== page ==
Nothing is more common than to pursue self-esteem by means that will not and cannot work. Instead of seeking self-esteem through consciousness, responsibility, and integrity, we may seek it through popularity, material acquisitions, or sexual exploits. Instead of valuing personal authenticity, we may value belonging to the right clubs, or the right church, or the right political party.
And instead of practicing appropriate self-assertion, we may practice uncritical compliance to our particular group. Instead of seeking self-respect through honesty, we may seek it through philanthropy—I must be a good person, I do “good works.”
Finally, instead of striving for the power of competence (the ability to achieve genuine values), we may pursue the “power” of manipulating or controlling other people. The possibilities for self-deception are almost endless—all the blind alleys down which we can lose ourselves, not realizing that what we desire cannot be purchased with counterfeit currency.
Self-esteem is an intimate experience; it resides in the core of one’s being. It is what I think and feel about myself, not what someone else thinks or feels about me.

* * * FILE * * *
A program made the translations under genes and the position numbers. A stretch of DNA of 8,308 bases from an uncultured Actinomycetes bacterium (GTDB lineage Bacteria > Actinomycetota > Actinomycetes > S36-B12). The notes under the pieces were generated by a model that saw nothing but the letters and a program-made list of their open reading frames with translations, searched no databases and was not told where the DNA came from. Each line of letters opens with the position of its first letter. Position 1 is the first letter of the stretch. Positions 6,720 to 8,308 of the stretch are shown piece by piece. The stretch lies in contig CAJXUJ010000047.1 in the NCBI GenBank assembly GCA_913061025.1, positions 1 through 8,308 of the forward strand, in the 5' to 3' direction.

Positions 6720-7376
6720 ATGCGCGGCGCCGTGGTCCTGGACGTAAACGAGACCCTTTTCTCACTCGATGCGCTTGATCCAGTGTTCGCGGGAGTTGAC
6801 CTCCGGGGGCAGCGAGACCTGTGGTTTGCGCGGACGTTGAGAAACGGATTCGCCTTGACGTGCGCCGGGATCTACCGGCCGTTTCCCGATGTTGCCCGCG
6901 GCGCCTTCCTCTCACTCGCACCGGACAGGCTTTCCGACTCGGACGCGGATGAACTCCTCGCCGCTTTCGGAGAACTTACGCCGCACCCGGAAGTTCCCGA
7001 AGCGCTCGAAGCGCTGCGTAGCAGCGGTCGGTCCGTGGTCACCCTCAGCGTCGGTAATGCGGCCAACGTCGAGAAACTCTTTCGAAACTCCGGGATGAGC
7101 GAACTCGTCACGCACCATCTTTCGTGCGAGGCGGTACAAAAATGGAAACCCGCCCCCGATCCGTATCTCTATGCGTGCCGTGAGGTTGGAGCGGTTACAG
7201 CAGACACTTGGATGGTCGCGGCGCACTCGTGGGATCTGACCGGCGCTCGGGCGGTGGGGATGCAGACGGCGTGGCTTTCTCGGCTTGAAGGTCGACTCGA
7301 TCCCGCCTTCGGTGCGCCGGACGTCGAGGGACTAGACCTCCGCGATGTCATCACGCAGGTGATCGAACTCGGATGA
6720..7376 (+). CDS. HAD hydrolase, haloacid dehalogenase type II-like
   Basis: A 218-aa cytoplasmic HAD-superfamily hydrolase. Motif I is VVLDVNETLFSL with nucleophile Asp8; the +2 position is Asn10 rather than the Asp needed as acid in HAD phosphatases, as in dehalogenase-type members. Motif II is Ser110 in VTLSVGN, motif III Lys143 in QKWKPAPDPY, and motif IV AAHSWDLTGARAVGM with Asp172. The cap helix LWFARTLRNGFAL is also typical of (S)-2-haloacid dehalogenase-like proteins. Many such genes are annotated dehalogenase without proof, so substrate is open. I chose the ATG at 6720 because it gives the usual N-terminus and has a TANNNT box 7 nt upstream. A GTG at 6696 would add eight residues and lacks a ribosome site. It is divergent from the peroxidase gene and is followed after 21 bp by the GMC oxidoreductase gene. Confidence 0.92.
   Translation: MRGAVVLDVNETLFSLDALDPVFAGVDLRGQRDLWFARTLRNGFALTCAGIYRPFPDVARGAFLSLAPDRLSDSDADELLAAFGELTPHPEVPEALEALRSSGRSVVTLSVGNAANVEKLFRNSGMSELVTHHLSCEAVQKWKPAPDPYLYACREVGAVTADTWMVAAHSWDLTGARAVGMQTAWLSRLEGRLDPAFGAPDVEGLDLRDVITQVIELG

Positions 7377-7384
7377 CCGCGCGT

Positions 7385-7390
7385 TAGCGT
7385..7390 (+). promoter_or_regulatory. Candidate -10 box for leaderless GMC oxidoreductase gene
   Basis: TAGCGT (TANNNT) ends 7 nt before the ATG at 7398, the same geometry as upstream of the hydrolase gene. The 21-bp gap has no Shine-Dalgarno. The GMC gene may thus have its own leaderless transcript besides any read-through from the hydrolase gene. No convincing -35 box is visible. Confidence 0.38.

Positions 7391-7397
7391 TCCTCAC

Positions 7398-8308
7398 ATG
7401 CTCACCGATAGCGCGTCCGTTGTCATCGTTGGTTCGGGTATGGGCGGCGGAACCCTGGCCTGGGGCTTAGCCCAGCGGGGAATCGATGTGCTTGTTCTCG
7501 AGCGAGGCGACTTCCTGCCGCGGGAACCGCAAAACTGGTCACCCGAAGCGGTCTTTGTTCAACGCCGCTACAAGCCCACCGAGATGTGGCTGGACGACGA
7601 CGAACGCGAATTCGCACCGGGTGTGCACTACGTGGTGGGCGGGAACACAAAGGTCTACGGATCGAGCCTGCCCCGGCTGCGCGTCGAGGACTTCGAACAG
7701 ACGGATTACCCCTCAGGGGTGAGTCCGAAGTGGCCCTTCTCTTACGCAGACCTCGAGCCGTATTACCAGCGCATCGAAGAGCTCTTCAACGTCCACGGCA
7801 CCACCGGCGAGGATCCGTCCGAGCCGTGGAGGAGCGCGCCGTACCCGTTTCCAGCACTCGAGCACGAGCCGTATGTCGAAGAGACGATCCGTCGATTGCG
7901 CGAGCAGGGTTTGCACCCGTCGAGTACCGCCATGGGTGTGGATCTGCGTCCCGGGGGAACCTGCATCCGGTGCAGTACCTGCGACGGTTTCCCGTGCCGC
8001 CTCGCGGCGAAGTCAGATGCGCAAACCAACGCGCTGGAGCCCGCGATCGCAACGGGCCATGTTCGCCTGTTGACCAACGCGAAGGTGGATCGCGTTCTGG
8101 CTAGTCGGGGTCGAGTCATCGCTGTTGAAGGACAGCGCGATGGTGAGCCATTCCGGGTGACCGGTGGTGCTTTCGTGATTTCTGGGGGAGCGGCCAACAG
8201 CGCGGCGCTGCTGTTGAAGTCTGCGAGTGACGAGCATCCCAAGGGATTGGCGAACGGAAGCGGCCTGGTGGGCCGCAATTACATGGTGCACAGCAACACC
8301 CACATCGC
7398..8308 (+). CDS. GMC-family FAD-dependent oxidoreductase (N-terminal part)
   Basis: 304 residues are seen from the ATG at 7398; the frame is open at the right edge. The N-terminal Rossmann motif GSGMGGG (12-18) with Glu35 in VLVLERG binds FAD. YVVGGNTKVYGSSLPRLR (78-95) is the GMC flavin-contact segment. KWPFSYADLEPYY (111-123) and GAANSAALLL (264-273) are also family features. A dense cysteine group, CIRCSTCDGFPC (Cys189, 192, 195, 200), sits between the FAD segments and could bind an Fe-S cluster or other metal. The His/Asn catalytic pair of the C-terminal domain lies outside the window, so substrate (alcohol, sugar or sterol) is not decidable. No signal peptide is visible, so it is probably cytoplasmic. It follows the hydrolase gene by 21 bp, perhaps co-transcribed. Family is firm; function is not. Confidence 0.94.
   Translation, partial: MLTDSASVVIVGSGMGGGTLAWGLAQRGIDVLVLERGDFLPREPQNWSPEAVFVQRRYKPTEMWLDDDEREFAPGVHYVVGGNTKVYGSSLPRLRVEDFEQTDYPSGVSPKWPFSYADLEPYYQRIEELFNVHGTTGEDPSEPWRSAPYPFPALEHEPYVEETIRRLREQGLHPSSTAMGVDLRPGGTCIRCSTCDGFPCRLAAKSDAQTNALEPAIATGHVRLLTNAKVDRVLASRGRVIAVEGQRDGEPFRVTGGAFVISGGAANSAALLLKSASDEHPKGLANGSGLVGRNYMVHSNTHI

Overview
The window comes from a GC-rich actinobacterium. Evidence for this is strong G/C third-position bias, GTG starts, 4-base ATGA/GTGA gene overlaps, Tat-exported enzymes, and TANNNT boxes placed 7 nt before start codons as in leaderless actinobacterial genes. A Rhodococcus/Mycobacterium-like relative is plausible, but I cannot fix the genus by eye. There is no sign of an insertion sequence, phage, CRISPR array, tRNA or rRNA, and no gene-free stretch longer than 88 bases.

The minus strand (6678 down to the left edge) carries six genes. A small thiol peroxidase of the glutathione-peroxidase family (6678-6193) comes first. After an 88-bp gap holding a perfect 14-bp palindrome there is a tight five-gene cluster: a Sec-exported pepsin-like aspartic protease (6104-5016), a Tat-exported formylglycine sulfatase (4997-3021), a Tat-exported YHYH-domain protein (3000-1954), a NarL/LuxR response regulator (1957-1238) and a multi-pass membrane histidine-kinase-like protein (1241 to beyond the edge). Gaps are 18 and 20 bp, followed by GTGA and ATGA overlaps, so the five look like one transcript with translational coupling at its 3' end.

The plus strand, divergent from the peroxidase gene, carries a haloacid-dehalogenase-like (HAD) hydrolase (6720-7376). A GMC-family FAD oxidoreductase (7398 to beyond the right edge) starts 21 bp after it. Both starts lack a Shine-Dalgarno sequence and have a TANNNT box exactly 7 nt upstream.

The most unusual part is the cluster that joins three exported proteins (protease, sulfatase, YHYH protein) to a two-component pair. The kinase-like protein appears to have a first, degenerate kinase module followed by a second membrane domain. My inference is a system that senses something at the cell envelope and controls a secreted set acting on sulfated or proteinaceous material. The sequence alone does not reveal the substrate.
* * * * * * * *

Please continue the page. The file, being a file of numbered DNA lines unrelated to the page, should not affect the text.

The acclaim of others does not create our self-esteem. Neither does erudition, material possessions, marriage, parenthood, philanthropic endeavors, sexual conquests, or face-lifts. These things can sometimes make us feel better about ourselves temporarily or more comfortable in particular situations. But comfort is not self-esteem.
The tragedy of many people’s lives is that they look for self-esteem in every direction except within, and so they fail in their search.
The ultimate source of self-esteem is and can only be internal—in what we do, not what others do. When we seek it in externals, in the actions and responses of others, we invite tragedy.
PART II: Internal sources of self-esteem
Six pillars of self esteem Chapter 5: The focus on action
We begin not with the environment but with the individual. We begin not with what others choose to do but with what the individual chooses to do.
We begin by asking, what must an individual do to generate and sustain self-esteem? What pattern of actions must be adopted? What is the responsibility of you and me as adults?
Until we know what practices an individual must master to sustain self-esteem, until we identify what psychologically healthy adulthood consists of, we lack criteria by which to assess what constitutes a favorable or unfavorable childhood influence or experience.
What determines the level of self-esteem is what the individual does, within the context of his or her knowledge and values. And since action in the world is a reflection of action within the mind of the individual, it is the internal processes that are crucial.
We shall see that “the six pillars of self-esteem”—the practices indispensable to the health of the mind and the effective functioning of the person—are all operations of consciousness. All involve choices. They are choices that confront us every hour of our existence.